Unsurprisingly then, the implications of the law’s endorsement for greater China were lost on many Macau residents. The same survey found that some 65 percent of the polled did not know the details of the bill. Introducing the legislation, Macau authorities had promised to strike a balance between protecting national security and safeguarding residents’ rights.

Ip Honglei, the owner of a quant antique shop on one of the cobbled streets in Macau’s old city, appears genuinely supportive of the legislation. "This is a law intended to preserve stability and we have all benefited from stability," he says. "Macau has prospered and this is all thanks to the central government in Beijing."

Asked if he is worried that the law may infringe on his personal rights to protest or speak freely, Ip said, "The law is not for ordinary people complaining about their salaries." He continued, "It is for all kinds of trouble- makers that may want to abuse Macau’s freedoms to stir trouble for the central government."

Pro-democracy legislator Antonio Ng Kuok-cheong says the smooth passage of the bill was ensured by the fact that the majority of Macau lawmakers harbour deep loyalties to Beijing. "In Macau, not only the leaders are pro- Beijing," he says. "The whole society is pro-Beijing."

The success of a pro-Beijing political camp in the territory dates back to a successful rebellion it led against the Portuguese administration in 1967. Antonio Ng Kuok-cheong believes the sway of Beijing forces in Macau contributed to the retreat of all pro-Taiwan political cliques and the weakening of the Catholic Church, which became largely apolitical.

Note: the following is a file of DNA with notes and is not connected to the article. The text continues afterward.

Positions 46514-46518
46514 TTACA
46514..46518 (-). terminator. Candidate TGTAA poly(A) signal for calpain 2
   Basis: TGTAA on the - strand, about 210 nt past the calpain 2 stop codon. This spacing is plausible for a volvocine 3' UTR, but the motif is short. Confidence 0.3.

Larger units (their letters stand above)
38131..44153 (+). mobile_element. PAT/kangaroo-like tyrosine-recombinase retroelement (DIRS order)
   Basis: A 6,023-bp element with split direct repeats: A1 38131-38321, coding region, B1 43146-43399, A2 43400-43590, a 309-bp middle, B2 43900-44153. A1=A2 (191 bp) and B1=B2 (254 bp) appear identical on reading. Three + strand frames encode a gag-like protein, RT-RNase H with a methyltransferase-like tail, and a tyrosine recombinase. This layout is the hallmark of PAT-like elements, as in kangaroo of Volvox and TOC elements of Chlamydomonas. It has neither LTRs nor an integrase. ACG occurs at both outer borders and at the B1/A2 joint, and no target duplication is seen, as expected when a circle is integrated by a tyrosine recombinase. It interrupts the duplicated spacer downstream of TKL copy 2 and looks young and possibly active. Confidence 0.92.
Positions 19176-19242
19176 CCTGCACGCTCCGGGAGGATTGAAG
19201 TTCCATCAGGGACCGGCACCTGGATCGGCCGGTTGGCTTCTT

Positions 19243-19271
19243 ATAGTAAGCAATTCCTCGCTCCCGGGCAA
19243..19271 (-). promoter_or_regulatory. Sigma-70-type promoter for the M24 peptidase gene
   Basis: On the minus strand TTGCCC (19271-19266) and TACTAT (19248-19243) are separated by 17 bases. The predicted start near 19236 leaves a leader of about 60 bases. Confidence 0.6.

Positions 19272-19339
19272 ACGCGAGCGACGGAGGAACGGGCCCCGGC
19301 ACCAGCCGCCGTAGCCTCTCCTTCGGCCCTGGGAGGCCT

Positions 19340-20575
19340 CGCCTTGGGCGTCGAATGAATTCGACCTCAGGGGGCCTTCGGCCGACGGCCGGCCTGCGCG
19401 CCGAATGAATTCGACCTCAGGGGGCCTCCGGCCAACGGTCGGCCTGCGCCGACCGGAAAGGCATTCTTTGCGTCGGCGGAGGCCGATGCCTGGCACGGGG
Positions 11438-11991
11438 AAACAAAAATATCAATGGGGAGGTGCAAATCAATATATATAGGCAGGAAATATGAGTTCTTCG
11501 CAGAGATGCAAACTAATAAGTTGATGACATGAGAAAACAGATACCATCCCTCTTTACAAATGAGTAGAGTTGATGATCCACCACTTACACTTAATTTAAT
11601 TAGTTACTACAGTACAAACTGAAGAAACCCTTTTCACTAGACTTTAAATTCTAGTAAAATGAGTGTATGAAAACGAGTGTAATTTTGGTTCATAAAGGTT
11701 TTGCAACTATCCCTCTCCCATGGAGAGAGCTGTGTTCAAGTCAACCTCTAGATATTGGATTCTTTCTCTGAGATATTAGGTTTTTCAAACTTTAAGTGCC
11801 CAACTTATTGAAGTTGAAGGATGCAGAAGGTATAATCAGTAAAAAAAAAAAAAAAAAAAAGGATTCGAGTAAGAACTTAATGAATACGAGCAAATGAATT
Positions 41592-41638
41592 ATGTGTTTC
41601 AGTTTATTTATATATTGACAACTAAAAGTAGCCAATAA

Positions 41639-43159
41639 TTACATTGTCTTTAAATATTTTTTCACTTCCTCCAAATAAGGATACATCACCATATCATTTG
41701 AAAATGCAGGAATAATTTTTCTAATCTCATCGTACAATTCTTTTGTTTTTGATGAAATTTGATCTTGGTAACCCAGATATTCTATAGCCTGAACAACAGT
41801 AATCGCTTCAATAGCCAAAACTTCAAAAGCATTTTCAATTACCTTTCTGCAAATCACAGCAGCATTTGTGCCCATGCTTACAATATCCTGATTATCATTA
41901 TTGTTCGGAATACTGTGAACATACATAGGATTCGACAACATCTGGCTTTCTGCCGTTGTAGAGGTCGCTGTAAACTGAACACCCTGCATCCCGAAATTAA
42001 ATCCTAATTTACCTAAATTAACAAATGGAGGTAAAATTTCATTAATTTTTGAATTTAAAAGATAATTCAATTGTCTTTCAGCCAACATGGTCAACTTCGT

As a result, attempts this time around by the church and some university students to organise more detailed discussions of the security law and voice opposition were quickly squashed by the authorities.

For a majority of the population questions of consequence have paled in comparison to the economic fortunes that Macau has enjoyed over the last ten years. With Beijing’s blessing, Macau chief executive Edmund Ho has managed to transform a once quiescent enclave into the glitzy gambling capital of Asia.

(...)

"Beijing’s control in Macau is absolute," says Antonio Ng Kuok-cheong. "There is no need for this law in order to ensure loyalty to Beijing. The law is intended as an example for Hong Kong. Macau would be used as a pilot case for enforcing the security legislation in other places."

Observers say Beijing’s failure to push through the legislation in Hong Kong owes also to its British colonial legacy. When Britain exited Hong Kong in 1997 it bequeathed the foundations of a sound legal system and vibrant civil society. People from the legal establishment in Hong Kong, together with NGO activists, were among the most vocal to question the provisions of the national security bill when it was introduced in 2003.

"Portugal’s exit from Macau was very different. Regulations were lax and there was no civil society to speak of," says Au Kam-san. "When the Portuguese left Macau, people were hoping for a change and saw that change [in] Beijing. In Hong Kong people feared change."

"In Hong Kong the genie has been out of the bottle for a long time," agrees Law Yuk-kai. "I fear though that all the things that we have rejected in the past, but Macau has now accepted, will come back to haunt us. This law does not bode well for us."

(*) Os negritos e a edição do texto (supressão de um parágrafo) são da minha responsabilidade.

1 comentário:

Clausewitz disse...